|Anthony "Thosh" Collins self-portrait. Submitted Photo|
Planting Ancestral O’odham Knowledge Back into the Community
Salt River Pima-Maricopa Indian Community member Anthony “Thosh” Collins is the owner and artistic director at Thosh Collins Photography/Thoshography; co-founder of Well for Culture, an Indigenous wellness initiative; and a Native Wellness Institute board member. Collins’ photography can be found across the nation and throughout the Community. He has helped to shed light on his Community through health, wellness and photography with the help of various partnerships and social-media outlets.
The story begins even before Collins was born, when his great-grandparents farmed on their lands and even had a small store. Generations passed, and that traditional lifestyle and knowledge vanished with time—until recently.
About six years ago, Tony Collins, Thosh’s father, wanted to plant again on his property. The family inherited the interest in farming and planting traditional foods.
“When I was younger, my dad was active and encouraged us to always be active,” Collins said. “His words were, ‘You can’t always be laying around and watching TV.’ I was involved with the spiritual runners group here in Salt River and started playing basketball for Salt River Pride. So I had an early active life and I started to notice that it’s just something that I naturally excelled at. My mom always cooked real food at home as well. We didn’t really eat out a lot, and we were discouraged from having too much soda and junk food.”
As a teen, Collins noticed that the health decline in the Community was really starting to affect it. That’s when he became passionate about health and fitness and implemented a healthier lifestyle. He wanted to help his Community.
His passion was photography and he started Thoshography, which specializes in editorial and fashion photography, as well as portraiture, street photography and specific documentation of Indigenous cultures. “The idea of [Thoshography] was to carry our teachings with it. The teachings that come from our way of life, our himdag,” he said.
Subjects of his published portraits are impressive, packed with a Who’s Who of Indian Country. They include musicians Oveous Maximus, Taboo from the Black Eyed Peas and Q Violin (QVLN); actors Adam Beach, Irene Bedard, Alex Meraz, Tanis Parenteau, Martin Sensmeier and Roseanne Supernault; and Miss Universe 2015 Ashley Callingbull. He has also worked with fashion designers B. Yellowtail, Sho Sho Esquiro, Orlando Dugi, Kristin Dorsey and Szoldier. His latest project includes photographing basketball star Jude Schimmel for Nike N7’s equality campaign.
His work has been featured in multiple magazines and he has done work for Filson, Native America Calling, Sterlin Harjo’s “The Cuts” podcast and Abel James’ “The Fat-Burning Man Show.”
Collins has also partnered with many tribes throughout Indian Country and organizations like Nike and Adidas. He wishes to inspire and encourage.
“Photography is a way to tell a story and share concepts and ideas that come from our ways of life and may have evolved a little bit,” he said. “I think all Native people are visual. I see photography as a tool and platform to share concepts. It’s not meant to replace traditional storytelling; if anything, I hope that it helps strengthen and fortifies it. Thoshography is more than just a business and company; it’s a business that’s for a cause.”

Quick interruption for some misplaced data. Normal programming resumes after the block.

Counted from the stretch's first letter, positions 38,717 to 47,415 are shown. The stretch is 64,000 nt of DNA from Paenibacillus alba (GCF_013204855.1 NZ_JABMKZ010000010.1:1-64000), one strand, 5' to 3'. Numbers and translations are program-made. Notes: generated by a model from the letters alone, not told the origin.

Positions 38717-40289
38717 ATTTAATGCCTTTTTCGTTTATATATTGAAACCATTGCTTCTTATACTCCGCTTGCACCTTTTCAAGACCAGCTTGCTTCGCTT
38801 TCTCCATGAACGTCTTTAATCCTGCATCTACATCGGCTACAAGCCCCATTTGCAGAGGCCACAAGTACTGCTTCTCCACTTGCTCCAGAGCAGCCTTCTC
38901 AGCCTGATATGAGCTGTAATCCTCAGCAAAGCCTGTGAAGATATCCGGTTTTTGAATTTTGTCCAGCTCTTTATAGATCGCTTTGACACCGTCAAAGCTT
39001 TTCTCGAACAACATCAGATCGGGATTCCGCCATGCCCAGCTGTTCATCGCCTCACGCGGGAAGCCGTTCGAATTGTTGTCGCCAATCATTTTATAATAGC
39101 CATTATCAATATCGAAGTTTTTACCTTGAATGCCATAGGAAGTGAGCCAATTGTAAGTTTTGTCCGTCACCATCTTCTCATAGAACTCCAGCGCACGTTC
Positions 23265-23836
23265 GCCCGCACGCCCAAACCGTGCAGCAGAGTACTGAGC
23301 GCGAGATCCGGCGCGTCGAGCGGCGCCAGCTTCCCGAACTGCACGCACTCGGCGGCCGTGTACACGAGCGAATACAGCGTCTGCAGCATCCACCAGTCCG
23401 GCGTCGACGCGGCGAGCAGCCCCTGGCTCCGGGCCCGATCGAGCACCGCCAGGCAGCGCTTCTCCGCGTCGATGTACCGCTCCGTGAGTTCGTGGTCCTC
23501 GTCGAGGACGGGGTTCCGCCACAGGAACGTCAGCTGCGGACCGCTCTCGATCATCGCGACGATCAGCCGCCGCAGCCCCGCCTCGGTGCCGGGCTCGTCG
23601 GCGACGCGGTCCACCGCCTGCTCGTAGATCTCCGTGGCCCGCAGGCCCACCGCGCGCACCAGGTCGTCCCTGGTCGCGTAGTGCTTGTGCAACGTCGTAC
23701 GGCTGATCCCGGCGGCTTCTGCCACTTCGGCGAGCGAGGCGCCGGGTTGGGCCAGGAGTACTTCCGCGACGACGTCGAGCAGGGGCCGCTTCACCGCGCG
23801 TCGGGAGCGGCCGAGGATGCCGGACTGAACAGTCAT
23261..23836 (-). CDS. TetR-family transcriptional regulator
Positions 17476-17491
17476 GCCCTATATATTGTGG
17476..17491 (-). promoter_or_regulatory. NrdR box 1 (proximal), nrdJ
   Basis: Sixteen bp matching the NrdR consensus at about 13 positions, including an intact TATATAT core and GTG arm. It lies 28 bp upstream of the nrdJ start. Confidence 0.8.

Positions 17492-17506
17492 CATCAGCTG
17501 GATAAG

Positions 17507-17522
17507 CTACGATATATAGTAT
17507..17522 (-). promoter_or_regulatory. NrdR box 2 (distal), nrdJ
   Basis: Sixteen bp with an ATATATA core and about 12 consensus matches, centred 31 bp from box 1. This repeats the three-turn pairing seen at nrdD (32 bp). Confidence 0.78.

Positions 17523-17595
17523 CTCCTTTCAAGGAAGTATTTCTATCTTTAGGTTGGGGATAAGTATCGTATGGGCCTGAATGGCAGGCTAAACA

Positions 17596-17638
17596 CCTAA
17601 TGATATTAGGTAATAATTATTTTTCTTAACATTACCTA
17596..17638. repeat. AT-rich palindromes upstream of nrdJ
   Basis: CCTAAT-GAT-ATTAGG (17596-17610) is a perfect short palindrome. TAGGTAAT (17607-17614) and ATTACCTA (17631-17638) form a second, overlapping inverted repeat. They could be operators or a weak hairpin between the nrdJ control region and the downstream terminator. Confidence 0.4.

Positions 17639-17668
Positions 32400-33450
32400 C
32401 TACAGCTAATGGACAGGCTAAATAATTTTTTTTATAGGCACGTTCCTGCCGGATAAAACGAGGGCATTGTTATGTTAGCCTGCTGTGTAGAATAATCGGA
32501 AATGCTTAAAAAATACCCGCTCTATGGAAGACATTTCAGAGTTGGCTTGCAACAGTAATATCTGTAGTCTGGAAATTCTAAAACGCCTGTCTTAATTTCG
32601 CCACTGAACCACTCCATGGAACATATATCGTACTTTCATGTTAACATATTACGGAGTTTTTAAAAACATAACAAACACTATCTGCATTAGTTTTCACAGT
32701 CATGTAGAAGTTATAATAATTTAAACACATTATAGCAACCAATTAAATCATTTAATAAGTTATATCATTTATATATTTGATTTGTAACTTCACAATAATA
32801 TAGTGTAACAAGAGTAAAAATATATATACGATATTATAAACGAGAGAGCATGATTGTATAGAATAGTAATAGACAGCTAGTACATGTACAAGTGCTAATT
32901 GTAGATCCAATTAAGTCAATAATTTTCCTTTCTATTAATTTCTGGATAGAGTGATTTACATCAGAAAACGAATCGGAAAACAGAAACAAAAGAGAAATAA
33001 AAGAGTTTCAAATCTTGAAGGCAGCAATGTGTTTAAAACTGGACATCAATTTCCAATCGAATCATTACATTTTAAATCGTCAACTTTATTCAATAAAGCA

About four years ago, Collins and his partner, Chelsea Lugar, a co-founder of Well for Culture, along with actor Martin Sensmeier, brought their dreams of Well for Culture to fruition. After brainstorming and putting all their ideas into this initiative, they developed a movement that brought their ancestral ways back into health and fitness, making it more Indigenous-based.
“The concept of good health that we were given by the dominant society was really compartmentalized and it was far different from the inherently healthy lifestyle our ancestors were living,” Collins said. “Our Native people everywhere were being led in the direction of following the Western style of health. I used to think, ‘How come they don’t ever talk about our foods, our original foods? Why doesn’t anyone bring up the fact that our people were runners?’ We were inherently healthy, but why are we not bringing that into the conversation when it comes to getting our people healthy?”
Within the last four years, Collins and his younger brother, Amson Collins, started planting crops. “This spring we’re going to be planting on a whole acre, all of our corn, beans and squash, and I think that will be the largest plot of original O’odham foods that’s been farmed in this area for a long time,” Collins said.
Collins is set to be a father shortly and plans to start off his little one on a healthier path.
“By the time the food comes up, that would be around the time baby will be eating [its] first solids,” he said. “So the first solids will be what we plant. The purpose is to condition [the baby’s] palate to recognize real food taste and to inhabit their gut microorganisms with the proper bacteria that will give them good health and immunity defense at an early age. That’s why we’re putting in a lot of work at the family field there, because we want baby to grow up with that culture, that lifestyle to know that this is how we get our food—we grow it.”
Collins will be rolling out a fitness and language campaign this spring that encourages people to utilize their language while being active. He said, “We already have it for O’odham.”
“I always think about giving back to Salt River because Salt River raised me. Through various sports, the Salt River Youth Council and even financially, Salt River has supported me to go to school in photography. So I would like to represent and serve the Community in a good way,” he said.